Hussein Ibish takes issue with my taking issue of his assertion that Islamists are not necessarily on the rise across the Arab world (this discussion began with this Bloomberg View column). Here is Hussein:
I cannot share the conclusion of Goldberg and many others that these elections, and less still the overall trajectory of the Arab uprisings, suggests that the Arab people want "the path of Islam," whatever that might be, precisely. Let's begin with Egypt. Islamist parties did exceptionally well in the elections, but benefited enormously from a number of contingent factors: the bizarre Egyptian electoral law heavily favored them in a number of complex ways; the liberal opposition was divided and disorganized and barely campaigned at all; much of the liberals' energy was devoted to protests in the week leading up to the election; both the protests and the Army's violent response to them made the Muslim Brotherhood look, to many eyes, like the most responsible people in the country because they did not participate in the protests (officially), but strongly condemned the deadly crackdown, thereby offending almost no important constituency.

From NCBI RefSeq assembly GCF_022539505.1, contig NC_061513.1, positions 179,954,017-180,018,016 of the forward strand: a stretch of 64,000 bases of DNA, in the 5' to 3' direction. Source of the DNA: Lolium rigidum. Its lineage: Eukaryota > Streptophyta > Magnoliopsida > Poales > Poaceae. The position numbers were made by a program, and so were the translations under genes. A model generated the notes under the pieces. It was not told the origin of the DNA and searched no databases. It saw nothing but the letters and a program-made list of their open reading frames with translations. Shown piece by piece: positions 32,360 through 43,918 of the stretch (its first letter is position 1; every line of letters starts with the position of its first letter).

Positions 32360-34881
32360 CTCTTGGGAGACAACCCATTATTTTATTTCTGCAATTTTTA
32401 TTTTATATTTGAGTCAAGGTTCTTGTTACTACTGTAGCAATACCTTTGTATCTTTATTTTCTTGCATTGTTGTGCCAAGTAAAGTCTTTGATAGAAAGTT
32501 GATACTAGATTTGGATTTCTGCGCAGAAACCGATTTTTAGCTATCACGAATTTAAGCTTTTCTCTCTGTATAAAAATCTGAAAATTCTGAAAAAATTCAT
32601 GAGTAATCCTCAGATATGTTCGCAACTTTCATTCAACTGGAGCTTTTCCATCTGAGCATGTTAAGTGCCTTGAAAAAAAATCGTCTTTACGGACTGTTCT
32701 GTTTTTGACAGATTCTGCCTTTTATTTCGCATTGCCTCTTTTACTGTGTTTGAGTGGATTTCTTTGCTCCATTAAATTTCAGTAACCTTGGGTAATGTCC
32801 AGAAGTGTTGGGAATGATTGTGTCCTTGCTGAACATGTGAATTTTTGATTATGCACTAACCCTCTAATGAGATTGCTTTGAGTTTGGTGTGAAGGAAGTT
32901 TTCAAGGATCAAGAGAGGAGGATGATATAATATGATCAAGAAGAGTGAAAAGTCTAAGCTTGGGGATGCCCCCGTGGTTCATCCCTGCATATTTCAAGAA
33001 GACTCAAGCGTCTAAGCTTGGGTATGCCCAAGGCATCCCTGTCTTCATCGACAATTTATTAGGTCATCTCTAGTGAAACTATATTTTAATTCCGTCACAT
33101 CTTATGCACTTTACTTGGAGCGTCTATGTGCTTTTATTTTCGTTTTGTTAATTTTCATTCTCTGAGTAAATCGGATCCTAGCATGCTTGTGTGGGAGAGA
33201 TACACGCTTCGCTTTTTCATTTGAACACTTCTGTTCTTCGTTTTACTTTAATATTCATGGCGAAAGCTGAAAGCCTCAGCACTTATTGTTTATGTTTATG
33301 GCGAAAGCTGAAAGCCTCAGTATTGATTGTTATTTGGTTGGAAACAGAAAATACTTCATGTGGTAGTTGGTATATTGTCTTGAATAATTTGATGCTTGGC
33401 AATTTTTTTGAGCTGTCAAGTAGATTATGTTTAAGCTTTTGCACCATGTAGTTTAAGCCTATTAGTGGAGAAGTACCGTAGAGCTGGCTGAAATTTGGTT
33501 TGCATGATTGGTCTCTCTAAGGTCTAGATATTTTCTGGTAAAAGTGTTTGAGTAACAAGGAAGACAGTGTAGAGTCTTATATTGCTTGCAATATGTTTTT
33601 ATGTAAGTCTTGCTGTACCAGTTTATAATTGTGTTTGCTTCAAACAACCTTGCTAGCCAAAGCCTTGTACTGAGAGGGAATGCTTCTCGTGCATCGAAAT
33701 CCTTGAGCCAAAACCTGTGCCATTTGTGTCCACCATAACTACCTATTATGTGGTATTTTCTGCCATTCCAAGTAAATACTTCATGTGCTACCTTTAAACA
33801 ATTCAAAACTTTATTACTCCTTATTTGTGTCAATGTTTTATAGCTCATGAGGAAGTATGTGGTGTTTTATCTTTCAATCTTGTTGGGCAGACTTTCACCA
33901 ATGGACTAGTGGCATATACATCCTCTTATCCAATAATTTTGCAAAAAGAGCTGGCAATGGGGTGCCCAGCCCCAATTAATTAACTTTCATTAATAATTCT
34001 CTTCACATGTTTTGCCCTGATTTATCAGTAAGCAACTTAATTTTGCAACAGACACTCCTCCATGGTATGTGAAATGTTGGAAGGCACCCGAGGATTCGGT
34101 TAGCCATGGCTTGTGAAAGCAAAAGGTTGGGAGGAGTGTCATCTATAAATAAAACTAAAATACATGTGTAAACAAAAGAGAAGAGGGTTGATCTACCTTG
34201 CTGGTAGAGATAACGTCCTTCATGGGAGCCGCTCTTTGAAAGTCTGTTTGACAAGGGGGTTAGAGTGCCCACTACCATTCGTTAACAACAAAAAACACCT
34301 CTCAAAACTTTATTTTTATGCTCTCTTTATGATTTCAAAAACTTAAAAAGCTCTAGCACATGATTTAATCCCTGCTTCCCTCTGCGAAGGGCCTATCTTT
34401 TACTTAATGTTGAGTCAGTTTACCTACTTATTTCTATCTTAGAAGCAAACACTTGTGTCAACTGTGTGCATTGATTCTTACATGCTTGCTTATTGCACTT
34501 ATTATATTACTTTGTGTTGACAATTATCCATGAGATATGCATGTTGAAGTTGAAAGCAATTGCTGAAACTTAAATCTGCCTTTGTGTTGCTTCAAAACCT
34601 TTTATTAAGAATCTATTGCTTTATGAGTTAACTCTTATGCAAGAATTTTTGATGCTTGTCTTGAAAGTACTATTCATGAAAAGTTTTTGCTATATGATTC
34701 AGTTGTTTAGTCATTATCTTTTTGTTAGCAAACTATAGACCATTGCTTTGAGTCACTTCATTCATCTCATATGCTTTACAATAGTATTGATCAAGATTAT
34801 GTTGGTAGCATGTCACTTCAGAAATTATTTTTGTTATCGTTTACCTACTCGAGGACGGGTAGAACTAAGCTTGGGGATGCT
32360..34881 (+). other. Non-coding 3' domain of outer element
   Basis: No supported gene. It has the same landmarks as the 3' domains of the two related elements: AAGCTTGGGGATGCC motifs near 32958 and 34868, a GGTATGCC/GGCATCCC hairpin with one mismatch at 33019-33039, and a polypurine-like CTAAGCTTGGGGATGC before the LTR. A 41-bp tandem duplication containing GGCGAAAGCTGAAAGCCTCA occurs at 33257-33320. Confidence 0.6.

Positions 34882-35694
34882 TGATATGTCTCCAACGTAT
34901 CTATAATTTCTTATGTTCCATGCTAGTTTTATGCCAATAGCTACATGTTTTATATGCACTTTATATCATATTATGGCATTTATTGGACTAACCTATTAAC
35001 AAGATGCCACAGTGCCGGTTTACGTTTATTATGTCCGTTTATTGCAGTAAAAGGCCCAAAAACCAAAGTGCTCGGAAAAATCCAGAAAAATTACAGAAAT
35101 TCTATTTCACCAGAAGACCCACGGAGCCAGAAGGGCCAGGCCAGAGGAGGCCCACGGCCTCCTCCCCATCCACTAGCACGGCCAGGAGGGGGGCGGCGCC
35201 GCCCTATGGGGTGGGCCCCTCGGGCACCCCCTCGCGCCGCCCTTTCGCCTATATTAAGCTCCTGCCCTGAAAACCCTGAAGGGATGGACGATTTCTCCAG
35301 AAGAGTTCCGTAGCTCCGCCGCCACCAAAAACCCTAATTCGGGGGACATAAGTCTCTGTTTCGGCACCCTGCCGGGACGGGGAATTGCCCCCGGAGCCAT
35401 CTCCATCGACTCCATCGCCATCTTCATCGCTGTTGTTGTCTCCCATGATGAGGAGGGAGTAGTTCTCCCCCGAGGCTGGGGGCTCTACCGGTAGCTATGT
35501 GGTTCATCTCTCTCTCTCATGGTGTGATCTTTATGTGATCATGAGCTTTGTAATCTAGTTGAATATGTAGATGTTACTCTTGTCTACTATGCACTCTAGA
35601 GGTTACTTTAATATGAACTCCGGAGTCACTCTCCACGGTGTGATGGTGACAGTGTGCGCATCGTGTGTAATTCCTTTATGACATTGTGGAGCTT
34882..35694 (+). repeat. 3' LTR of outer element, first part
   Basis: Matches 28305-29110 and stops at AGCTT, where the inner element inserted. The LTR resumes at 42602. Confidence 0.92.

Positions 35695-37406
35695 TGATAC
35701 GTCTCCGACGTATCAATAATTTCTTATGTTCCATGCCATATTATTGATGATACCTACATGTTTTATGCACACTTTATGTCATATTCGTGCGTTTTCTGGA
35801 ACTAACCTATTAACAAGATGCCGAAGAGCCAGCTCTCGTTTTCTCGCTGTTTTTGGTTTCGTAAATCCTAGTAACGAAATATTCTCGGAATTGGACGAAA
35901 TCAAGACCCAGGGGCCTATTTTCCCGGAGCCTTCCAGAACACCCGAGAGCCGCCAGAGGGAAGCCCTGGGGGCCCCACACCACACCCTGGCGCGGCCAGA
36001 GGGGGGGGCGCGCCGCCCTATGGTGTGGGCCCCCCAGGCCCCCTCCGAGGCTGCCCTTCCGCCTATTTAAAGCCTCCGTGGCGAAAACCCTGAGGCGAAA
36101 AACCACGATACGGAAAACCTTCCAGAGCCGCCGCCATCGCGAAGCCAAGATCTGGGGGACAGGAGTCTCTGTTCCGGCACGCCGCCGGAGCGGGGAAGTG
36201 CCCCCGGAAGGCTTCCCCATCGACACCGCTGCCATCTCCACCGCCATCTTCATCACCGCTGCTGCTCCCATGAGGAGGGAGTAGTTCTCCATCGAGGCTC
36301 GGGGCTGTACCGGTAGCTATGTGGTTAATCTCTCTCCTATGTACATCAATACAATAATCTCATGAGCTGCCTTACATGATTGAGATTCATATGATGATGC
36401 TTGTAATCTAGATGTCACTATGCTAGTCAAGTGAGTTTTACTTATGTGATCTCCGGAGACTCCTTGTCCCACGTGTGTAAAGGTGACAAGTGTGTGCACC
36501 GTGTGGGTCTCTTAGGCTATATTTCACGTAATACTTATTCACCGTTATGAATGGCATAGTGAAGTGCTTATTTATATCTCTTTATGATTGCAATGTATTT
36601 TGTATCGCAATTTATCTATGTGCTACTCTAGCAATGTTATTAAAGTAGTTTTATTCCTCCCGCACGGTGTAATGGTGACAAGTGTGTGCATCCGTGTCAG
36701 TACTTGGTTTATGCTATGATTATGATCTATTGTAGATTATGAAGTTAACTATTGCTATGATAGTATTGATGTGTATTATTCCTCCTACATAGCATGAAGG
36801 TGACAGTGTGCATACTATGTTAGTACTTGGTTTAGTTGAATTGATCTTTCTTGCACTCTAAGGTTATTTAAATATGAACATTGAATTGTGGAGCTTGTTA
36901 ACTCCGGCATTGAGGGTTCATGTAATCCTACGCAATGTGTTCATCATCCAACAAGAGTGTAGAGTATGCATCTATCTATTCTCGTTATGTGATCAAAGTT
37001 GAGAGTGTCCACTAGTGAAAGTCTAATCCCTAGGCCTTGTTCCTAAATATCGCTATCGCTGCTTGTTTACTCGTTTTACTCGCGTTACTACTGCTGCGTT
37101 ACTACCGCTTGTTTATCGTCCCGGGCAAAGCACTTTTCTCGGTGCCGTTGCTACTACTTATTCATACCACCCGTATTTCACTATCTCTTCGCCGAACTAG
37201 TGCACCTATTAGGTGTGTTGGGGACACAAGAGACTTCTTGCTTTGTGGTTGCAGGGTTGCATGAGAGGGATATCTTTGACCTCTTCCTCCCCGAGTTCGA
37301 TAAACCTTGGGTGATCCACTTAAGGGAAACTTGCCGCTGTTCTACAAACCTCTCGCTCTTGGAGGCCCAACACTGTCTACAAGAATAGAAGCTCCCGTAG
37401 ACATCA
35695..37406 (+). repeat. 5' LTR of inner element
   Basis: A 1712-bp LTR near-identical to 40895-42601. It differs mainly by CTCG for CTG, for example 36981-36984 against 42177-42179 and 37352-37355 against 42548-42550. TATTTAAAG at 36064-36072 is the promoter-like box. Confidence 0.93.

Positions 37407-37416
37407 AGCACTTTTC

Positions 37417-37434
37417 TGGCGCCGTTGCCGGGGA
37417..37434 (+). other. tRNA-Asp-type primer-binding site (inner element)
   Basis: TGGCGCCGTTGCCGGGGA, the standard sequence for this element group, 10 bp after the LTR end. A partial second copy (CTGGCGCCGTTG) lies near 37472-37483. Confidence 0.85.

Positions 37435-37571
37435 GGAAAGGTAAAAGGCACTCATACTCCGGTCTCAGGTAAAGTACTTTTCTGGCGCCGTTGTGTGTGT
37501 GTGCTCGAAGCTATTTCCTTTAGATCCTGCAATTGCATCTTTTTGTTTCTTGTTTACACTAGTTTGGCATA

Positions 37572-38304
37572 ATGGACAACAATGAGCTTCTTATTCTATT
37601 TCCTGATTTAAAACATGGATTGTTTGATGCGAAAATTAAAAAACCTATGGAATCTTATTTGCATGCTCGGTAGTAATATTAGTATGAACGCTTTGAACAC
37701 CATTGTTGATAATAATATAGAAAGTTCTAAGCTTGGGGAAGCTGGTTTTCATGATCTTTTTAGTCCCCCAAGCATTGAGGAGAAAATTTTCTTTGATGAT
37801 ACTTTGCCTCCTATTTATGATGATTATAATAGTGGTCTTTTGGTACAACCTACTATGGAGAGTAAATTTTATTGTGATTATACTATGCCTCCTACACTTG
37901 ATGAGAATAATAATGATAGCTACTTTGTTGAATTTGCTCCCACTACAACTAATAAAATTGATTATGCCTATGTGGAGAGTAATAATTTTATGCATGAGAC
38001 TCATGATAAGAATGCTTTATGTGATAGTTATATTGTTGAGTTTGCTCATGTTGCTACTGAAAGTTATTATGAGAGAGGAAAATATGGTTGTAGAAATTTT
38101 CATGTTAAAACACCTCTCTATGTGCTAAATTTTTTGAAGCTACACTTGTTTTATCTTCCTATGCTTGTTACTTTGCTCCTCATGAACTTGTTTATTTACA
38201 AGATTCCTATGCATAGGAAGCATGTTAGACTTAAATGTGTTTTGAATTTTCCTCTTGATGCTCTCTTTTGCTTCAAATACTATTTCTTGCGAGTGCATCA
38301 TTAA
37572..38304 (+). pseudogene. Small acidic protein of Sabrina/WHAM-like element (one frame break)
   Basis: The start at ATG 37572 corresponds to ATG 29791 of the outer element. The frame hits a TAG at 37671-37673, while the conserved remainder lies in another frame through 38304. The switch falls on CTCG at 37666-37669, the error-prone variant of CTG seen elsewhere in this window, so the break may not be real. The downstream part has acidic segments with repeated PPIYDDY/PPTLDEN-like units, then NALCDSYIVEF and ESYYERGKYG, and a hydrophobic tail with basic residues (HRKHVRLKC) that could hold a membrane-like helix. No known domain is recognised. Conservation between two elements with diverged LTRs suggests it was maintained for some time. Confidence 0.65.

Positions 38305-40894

While Hussein, as ever, provides thoughtful and nuanced analysis, I have to -- at the risk of appearing overly reductionist analytically -- continue to make the obvious point that Arabs are voting, with eyes wide open, for Islamist parties. When they stop voting for Islamist parties, I'll revisit my preliminary conclusion that Islamism is on the rise.